Federal health officials said Wednesday that they will soon update their mask wear guidelines, although several states have recently revoked mandates requiring people to wear face masks while indoors.
In a briefing in the White House with journalistsDr. Rochelle Walensky, director of the Centers for Disease Control and Prevention, said the new guidelines would encourage “preventive measures when they are most needed to protect public health and our hospitals.”
“We want to give people a break from things like wearing a mask when these measurements are better, and then have the ability to reach out to them again if things get worse,” she said, describing how CDC approached the case.
California Gov. Gavin Newsom eased the state’s universal indoor mask mandate this week, meaning that from Wednesday, vaccinated people can give up masks when they are indoors. New York Gov. Kathy Hochul lifted her state’s indoor mask mandate for businesses last week, and New Jersey Gov. Phil Murphy ended the requirement for students and school staff to wear masks. The Democratic governors took the steps as they have come under increasing political pressure from voters who are tired of two years of pandemic-related restrictions.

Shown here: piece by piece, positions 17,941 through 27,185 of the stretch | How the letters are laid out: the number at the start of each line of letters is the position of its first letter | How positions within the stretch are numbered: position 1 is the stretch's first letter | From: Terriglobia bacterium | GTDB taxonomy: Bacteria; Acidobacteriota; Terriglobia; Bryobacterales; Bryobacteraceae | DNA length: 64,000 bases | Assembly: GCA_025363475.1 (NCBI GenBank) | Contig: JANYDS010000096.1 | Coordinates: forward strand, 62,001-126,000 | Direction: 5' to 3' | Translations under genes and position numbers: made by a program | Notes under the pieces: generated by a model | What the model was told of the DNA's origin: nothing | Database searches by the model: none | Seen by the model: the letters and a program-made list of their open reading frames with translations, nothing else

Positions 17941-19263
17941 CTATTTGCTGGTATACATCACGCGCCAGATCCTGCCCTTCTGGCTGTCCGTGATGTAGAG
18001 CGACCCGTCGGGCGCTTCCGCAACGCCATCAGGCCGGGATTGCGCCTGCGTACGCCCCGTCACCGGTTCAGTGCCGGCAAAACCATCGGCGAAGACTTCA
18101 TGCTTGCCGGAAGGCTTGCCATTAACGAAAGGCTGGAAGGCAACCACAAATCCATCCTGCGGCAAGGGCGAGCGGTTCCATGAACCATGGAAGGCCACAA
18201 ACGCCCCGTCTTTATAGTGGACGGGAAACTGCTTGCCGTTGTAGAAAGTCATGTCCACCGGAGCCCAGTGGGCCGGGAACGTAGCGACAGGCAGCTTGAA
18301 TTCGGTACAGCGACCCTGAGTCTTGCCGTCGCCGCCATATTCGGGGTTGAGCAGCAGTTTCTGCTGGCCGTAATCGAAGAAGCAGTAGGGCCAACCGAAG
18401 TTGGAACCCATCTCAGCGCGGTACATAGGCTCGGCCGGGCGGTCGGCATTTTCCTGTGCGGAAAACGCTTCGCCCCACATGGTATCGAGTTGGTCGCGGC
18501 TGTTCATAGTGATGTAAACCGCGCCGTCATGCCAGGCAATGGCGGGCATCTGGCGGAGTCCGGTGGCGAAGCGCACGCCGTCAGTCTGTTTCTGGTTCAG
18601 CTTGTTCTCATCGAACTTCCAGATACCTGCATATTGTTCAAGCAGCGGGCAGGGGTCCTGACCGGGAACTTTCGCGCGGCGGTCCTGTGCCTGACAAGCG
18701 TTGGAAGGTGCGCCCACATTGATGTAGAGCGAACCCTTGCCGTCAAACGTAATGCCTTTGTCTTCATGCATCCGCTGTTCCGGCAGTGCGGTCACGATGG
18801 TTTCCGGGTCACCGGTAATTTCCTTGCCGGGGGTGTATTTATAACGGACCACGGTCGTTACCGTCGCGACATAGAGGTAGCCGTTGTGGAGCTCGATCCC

Walensky said the nation was on a “cautiously optimistic” course in its fight against the highly contagious Omicron variant, with the seven-day average of new cases falling by 40% compared to the previous week. Hospital admissions fell by 28% compared to the previous week, she said.
About 75% of the country’s adults are fully vaccinated, and two-thirds have received a booster injection.
As the Omicron wave subsides, the Biden administration is considering the best next steps, said Jeff Zients, the White House’s COVID-19 response coordinator.
“As a result of all this progress and the tools we have now, we are moving towards a time when COVID is not a crisis, but it is something we can protect against and address,” Zients said. “The president and our COVID team are actively planning for this future.”